Gordon Lightfoot |
at Calvin Theatre,
(20 September 2008)
He's been in the music business for more years than many of us have been alive. So it was a real treat to finally have an opportunity to see Gordon Lightfoot in person. And I must say that, unexpectedly, this concert was the quietest one I have ever attended.
Lightfoot walked on stage dressed in black pants and a white dress shirt that peeked out from above the lapels of a blue velvet jacket. His shoulder-length hair, wispy brown and tinged with gray, was brushed back from his face. He carried an acoustic guitar with him and launched into the deliberate pace of "Cotton Jenny." Accompanied by his four-piece band of veteran musicians, the singer deftly entertained us with selections from various points in his career. (If you were familiar only with the early albums, culminating with Gord's Gold in 1975, then you knew only half of the tunes this evening.) Since he's written more than 500 songs, he had a large catalogue to choose from.
With "Carefree Highway," it was apparent the voice we were hearing was much thinner than on the recordings we were used to. The intonation and enunciation were there, but not the power behind them. While Lightfoot has generally recovered from the severe medical problems that sidelined him in 2002 -- and put him in a coma for more than a month back then -- the experience has obviously diminished his vocal projection. The audience soon learned to be church-mouse quiet, both during the music and in his introductions, and they softly helped him sing the most popular choruses. His bandmates too scaled down their own performances so as not to overtake him ... though at times drummer Barry Keane broke through a bit more energetically than was necessary.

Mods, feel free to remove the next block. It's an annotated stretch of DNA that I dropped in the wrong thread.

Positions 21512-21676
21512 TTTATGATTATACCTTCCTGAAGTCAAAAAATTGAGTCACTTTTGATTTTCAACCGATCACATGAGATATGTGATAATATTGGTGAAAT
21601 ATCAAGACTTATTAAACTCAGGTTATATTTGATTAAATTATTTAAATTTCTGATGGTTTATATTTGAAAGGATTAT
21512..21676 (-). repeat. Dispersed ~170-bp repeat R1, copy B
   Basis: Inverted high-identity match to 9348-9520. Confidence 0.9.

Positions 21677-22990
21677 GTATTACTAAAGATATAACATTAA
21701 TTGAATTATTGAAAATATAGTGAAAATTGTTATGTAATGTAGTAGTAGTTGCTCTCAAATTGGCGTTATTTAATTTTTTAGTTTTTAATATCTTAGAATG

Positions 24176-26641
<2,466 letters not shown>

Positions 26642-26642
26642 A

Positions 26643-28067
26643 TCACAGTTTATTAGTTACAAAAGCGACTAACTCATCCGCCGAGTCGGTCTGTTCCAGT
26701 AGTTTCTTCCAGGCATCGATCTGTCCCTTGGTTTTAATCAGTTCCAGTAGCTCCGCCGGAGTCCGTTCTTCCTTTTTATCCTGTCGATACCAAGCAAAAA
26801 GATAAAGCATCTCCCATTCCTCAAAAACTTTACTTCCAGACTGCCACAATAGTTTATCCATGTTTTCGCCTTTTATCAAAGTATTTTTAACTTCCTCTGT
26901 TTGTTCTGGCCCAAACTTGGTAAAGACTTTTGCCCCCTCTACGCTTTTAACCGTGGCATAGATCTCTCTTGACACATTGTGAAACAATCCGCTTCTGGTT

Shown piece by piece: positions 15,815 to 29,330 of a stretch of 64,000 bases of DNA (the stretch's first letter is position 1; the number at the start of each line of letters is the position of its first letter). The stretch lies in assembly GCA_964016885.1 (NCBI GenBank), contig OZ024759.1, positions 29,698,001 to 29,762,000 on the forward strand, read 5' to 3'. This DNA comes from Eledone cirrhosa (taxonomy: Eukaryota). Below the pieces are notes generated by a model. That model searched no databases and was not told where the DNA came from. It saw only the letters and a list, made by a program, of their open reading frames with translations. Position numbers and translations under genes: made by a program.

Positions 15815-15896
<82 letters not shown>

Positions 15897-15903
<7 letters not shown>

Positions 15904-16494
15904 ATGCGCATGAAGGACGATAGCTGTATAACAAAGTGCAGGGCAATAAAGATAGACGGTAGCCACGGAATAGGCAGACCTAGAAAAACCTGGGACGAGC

"Sea of Tranquility" provided the first opportunity for lead guitarist Terry Clements to show off his talent during a mid-song solo. I had never heard "14 Karat Gold" before, and I quickly decided that I liked it. "Minstrel of the Dawn" remains utterly autobiographical: "The minstrel of the dawn is here / To make you laugh and bend your ear." And now, those later lines are even more appropriate: "He's like an old time troubador / Just wanting life and nothing more / Look into his shining eyes / And if you see a ghost don't be surprised / Like me and you / He's trying to get into things / More happy than blue."
It was followed by "Never Too Close" and the playfully repetitive "In My Fashion." "A Painter Passing Through" shares a similar storyline with "Minstrel" and certainly describes its author today: "Once upon a time, I was in a daze when / I was in my prime, once along the ways / If you want to know my secret don't come running after me / For I am just a painter passing through in history." Wow. Too true. Then came "Shadows," "Beautiful" and "The Watchman's Gone." Some members of the audience tried to clap along with the rhythm of "Ribbon of Darkness" but lost the effort after a few stanzas. When Lightfoot reached the last line of the song and held overlong that last "darkness," the whole hall waited in anticipation for the final words, "over me." But Gordon eventually smiled instead and started strumming the introduction for "Sundown." Now that was something we could all sing, if we could just remember the order of the various versions of the chorus. Which one came first: "Sometimes I think it's a shame" or "Sometimes I think it's a sin"? Ah, well. It was fun just to take a stab at it. Thank goodness Lightfoot himself still remembered all the lyrics and could lead the way.